index.html file that corresponds to the root of my CloudFront Distribution (
http://example.com). I also have a sub-folder (
about/) which has another
index.html file in it (not shown here) that corresponds to
http://example.com/about/. Moreover, I’ve put descriptive and unique HTML content in each file so that I can verify in the browser that the expected content is being served based on the requested URI path and output in the browser.
<!doctype html> <html class="no-js" lang=""> <head> <meta charset="utf-8"> <title>Main Page</title> </head> <body> <p>Hello. You're in the root directory of the website.</p> </body> </html>
<!doctype html> <html class="no-js" lang=""> <head> <meta charset="utf-8"> <title>About</title> </head> <body> <p>You're in the About Me directory of the website.</p> </body> </html>
Right now, if I attempt to go to the
http://example.com/about/ path of my CloudFront Distribution, I get the following error:
<Error> <Code>AccessDenied</Code> <Message>Access Denied</Message> <RequestId>…</RequestId> <HostId>…</HostId> </Error>
This is expected behavior when using CloudFront with OAI to access an S3 Origin. The same error occurs if I also try
http://example.com/about. Now, I’ll implement the CloudFront Function to rewrite the requested URI whenever there isn’t a file extension at the end of each request.
Implementing the CloudFront Function
First, I must create the CloudFront Function. In the console, locate the Functions section on the left-hand menu bar.
Next, create a new function. I’ll give the function a name, such as
Now, copy the sample code from the aws-samples/amazon-cloudfront-functions GitHub repository (it’s in the url-rewrite-single-page-apps folder as index.js). The sample code does two things:
- If the requested URI ends in a `
/` (such as
example.com/about/), then it will append ‘
index.html’ as a default index file to the request.
- If the requested URI is missing a file extension (such as
example.com/about), then it will append ‘
/index.html’ to the request.
Note that if you’re using a file other than
index.html as your default document index, then you can replace that here.
After saving the changes to the new CloudFront Function, publish the function by selecting the Publish tab above, and then publish the function. Once done, associate it with the distribution by selecting the “Add association” button that appears in the following image after publishing the function.
On the next screen, select the appropriate CloudFront Distribution. Making this a viewer request will make sure that the incoming client request gets rewritten to what we expect to exist as a key in our S3 Origin. For example, client requests for ‘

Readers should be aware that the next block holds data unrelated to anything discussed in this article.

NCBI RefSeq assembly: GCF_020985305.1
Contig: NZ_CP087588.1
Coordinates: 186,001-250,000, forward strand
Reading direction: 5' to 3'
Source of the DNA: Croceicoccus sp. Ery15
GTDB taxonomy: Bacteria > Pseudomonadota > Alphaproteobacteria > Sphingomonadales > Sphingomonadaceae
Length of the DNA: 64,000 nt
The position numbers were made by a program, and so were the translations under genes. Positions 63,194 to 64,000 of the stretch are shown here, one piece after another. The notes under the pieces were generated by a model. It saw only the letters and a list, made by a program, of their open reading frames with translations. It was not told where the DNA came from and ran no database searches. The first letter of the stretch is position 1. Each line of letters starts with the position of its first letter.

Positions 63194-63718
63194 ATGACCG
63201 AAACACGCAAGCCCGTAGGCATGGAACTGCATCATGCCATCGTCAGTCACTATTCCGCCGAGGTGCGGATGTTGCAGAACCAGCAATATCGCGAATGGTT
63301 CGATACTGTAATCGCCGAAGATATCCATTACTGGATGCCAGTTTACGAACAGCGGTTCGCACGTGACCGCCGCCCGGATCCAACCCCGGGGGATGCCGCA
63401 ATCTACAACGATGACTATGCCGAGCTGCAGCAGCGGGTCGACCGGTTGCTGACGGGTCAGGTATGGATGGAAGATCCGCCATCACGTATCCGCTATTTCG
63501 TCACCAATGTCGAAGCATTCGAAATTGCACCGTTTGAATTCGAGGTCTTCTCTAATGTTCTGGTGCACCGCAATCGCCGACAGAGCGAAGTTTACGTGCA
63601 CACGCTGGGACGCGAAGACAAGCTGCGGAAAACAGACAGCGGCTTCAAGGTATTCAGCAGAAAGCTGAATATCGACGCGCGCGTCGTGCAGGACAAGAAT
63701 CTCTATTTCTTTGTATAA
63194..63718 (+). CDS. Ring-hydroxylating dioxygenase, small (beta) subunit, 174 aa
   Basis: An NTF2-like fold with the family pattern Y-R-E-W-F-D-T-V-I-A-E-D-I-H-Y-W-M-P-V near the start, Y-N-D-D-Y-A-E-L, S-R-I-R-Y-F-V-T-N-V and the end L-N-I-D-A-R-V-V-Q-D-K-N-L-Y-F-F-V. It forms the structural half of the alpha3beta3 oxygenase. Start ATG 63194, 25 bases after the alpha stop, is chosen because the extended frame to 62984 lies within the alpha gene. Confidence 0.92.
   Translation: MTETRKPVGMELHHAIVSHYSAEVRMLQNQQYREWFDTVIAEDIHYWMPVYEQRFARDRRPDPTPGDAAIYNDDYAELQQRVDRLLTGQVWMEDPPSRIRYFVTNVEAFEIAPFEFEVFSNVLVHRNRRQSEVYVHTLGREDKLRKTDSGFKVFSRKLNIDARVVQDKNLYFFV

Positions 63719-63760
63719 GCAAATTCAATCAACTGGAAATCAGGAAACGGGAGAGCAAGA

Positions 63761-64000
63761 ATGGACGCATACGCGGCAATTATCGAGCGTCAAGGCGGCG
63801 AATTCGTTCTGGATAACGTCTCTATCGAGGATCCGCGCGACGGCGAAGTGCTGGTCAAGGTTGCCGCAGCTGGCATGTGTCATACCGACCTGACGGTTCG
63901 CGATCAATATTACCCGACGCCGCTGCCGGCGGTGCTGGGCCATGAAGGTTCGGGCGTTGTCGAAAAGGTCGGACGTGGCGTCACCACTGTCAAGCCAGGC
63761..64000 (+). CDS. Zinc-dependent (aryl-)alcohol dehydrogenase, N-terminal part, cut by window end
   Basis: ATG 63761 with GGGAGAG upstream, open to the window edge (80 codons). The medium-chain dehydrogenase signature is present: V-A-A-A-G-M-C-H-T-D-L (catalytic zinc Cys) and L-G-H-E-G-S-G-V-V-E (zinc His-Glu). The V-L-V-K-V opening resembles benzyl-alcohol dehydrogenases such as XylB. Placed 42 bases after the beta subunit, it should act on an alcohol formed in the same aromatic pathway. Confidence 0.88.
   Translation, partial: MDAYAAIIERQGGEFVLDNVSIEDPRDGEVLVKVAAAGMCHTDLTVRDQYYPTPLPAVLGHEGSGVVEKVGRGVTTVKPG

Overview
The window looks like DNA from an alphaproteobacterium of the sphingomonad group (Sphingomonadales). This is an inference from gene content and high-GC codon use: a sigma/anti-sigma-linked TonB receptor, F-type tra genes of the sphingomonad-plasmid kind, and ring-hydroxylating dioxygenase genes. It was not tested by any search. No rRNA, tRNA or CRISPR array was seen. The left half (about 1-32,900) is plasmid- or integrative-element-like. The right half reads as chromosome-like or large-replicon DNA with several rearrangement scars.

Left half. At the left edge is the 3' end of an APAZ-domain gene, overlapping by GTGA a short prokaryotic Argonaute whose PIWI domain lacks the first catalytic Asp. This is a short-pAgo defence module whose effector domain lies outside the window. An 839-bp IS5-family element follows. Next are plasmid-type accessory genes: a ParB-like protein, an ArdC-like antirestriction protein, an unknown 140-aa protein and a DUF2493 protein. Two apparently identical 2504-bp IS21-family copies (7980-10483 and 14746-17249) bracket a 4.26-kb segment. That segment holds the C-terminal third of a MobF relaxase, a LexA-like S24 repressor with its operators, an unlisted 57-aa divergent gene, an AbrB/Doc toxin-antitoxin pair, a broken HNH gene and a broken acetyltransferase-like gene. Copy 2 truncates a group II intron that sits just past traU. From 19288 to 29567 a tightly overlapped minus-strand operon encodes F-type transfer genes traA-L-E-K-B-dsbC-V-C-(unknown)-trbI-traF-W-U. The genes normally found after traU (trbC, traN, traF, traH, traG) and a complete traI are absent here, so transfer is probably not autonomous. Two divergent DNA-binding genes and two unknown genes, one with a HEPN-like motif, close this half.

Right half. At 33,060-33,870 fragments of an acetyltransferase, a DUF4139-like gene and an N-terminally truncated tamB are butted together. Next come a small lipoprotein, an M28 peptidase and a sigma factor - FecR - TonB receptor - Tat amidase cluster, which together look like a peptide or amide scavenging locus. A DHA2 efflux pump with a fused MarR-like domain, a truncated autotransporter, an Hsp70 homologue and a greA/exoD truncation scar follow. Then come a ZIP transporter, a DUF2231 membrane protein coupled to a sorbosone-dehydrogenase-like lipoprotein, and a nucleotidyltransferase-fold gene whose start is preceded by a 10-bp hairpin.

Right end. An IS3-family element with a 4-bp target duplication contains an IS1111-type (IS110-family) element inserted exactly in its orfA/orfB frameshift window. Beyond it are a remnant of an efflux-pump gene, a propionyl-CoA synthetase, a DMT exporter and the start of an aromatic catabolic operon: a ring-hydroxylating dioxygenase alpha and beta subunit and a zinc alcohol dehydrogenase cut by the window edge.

‘about/’ and ‘
about/index.html’ all refer to the same object in S3, and we will re-write ‘
about’ and ‘
about/’ on the incoming request. CloudFront will first check to see if the object already exists in the edge cache, and then fetch it from the origin if needed.
My CloudFront Distribution only has one cache behavior (the one origin), so I’ve chosen that here. If you have multiple S3 origins associated as different behaviors to the same distribution, then you’ll want to make sure that you associate the function with all of them that need this rewrite functionality.
Associating a CloudFront Function to a distribution will require CloudFront to perform a deployment, which can take a few minutes. Monitor the status of the deployment to make sure that it has completed before testing.
Once the deployment has completed (you can see the status above change from “Deploying” to the new “Last modified” date), validate that the function is rewriting the URL by requesting the path
http://example.com/about/ , which failed earlier. If successful, then you should expect the distribution to return the
index.html file that is in the
about/ sub-folder of your S3 origin. We can use the cURL utility on Linux or a browser to test:
The CloudFront Free Tier currently includes 2,000,000 CloudFront Function Invocations free each month. To avoid any additional costs for this example, remove the CloudFront Function association with your Origin’s behavior and you won’t be charged if you exceed the free tier. Deleting the function itself is optional—there is no charge for the function code. Optionally, you can delete any CloudFront Distribution and Origin if you created them and no longer need them.
With the rewrite in place, Amazon CloudFront will request a default document (index.html) when accessing Amazon S3, which is especially helpful when using CloudFront Origin Access Identity to secure access to your S3 Origin. Doing this will prevent S3 from returning an error to CloudFront when trying to access a sub-directory, such as
example.com/about/ , as it will request a default index, versus passing the request through as-is.
This article focused solely on how to use CloudFront Functions to rewrite the request URI. If you’re interested in further optimizing the performance and security of your CloudFront Distribution and S3 Origin, then check out the following resources:
Restricting access to Amazon S3 content by using an origin access identity (OAI)
Blocking public access to an S3 bucket
CloudFront Cache and Origin Request Policies